2 Samuel 12: 7-10, 13; Luke 7:36-8:3
While attending Catholic Heart Work Camp this past week in Toledo we had the unusual experience of a tornado warning that forced us into a storm shelter in the early hours in the morning. At the same time, it was the same evening that we celebrated Reconciliation. Now although we were probably not in grave danger because of a tornado, the topic of reconciliation came up and who participated and who did not. How typical of us as humans, that, as once we face our mortality, we are then confronted with our life’s story and where it is we have gone wrong and are in need of healing or forgiveness.
The same is true with David in the first reading from Second Samuel. He has done some awful acts and is confronted by his sinfulness. It is going to hit him smack dab in the face. He had relations with Uriah wife, Bathsheba, gets her pregnant, and then has Uriah murdered to avoid the consequences of his acts. God in turn sends Nathan the prophet not to simply tell him what he has done wrong, but to offer a story, similar to what Jesus does in today’s gospel. David gets angry and realizes the story is about him; it was him that has done wrong. Not only are David’s eyes open to his sinfulness, but his eyes are opened to who God really is, that this God loves him and forgives him for his wrong. He isn’t defined by his sin, but rather by who he really is.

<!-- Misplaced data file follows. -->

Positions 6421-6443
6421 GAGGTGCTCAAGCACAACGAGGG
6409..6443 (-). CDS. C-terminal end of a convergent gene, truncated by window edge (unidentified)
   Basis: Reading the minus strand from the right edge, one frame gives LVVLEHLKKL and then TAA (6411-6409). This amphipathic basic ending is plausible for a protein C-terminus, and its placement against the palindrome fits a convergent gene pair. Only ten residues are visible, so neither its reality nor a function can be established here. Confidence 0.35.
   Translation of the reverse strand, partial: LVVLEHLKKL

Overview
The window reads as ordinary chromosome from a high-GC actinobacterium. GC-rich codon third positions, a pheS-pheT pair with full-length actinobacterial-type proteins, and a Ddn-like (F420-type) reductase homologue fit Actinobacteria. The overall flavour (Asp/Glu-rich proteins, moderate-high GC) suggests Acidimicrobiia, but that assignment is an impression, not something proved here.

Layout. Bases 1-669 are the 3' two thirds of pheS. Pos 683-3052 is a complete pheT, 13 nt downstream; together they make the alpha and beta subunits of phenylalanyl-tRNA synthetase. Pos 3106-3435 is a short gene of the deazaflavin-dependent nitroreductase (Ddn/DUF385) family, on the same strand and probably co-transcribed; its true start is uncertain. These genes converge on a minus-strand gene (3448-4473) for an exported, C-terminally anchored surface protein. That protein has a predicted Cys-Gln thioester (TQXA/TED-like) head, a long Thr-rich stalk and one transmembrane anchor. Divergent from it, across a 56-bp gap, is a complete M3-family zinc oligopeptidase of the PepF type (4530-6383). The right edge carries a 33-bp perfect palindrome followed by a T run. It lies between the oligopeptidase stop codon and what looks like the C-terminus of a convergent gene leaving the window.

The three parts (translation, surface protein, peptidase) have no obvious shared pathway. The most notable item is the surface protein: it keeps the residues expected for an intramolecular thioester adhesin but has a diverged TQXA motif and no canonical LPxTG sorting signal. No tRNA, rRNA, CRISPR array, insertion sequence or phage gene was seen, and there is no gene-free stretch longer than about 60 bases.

It is the same realization for the sinful woman in today’s gospel. She stands in contrast to Simon the pharisee who has not yet found the truth of who he really is. He has other motives for inviting Jesus and still has not seen his own sinfulness. Jesus uses the same tactic as the prophet Nathan, but in the end, it is the likely prostitute, confronting her own sinfulness and the realization that she is more than that, that leads her to seek redemption. She not only sees who she is and her sinfulness, but also sees Jesus for who he is…freely loving and forgiving. The pharisee, who’s truly is separated, has yet to be open and in need of that love, so finds himself judging rather than like the woman, weeping, desperately seeking to serve Jesus, outwardly showing her love for him.
The readings today challenge us to have our own eyes opened and to find the truth of who we really are. Yes, our sinfulness is something to be aware of and to know how evil works in our lives, but also to see that we are more than that. When our eyes are opened and we see as David and the sinful woman do in today’s readings, our hearts can be open to receiving that love and forgiveness, to the point that we will truly be found and we will want to do nothing but share it with the people in our lives. We pray that our eyes and hearts are opened this day to recognizing our sinfulness, but also in accepting the love that God freely offers to each of us, desiring only to give it away. We don’t need to be pushed to the brink of confronting our own mortality to be open to it. God wants to give it to us right now and at this time in our lives.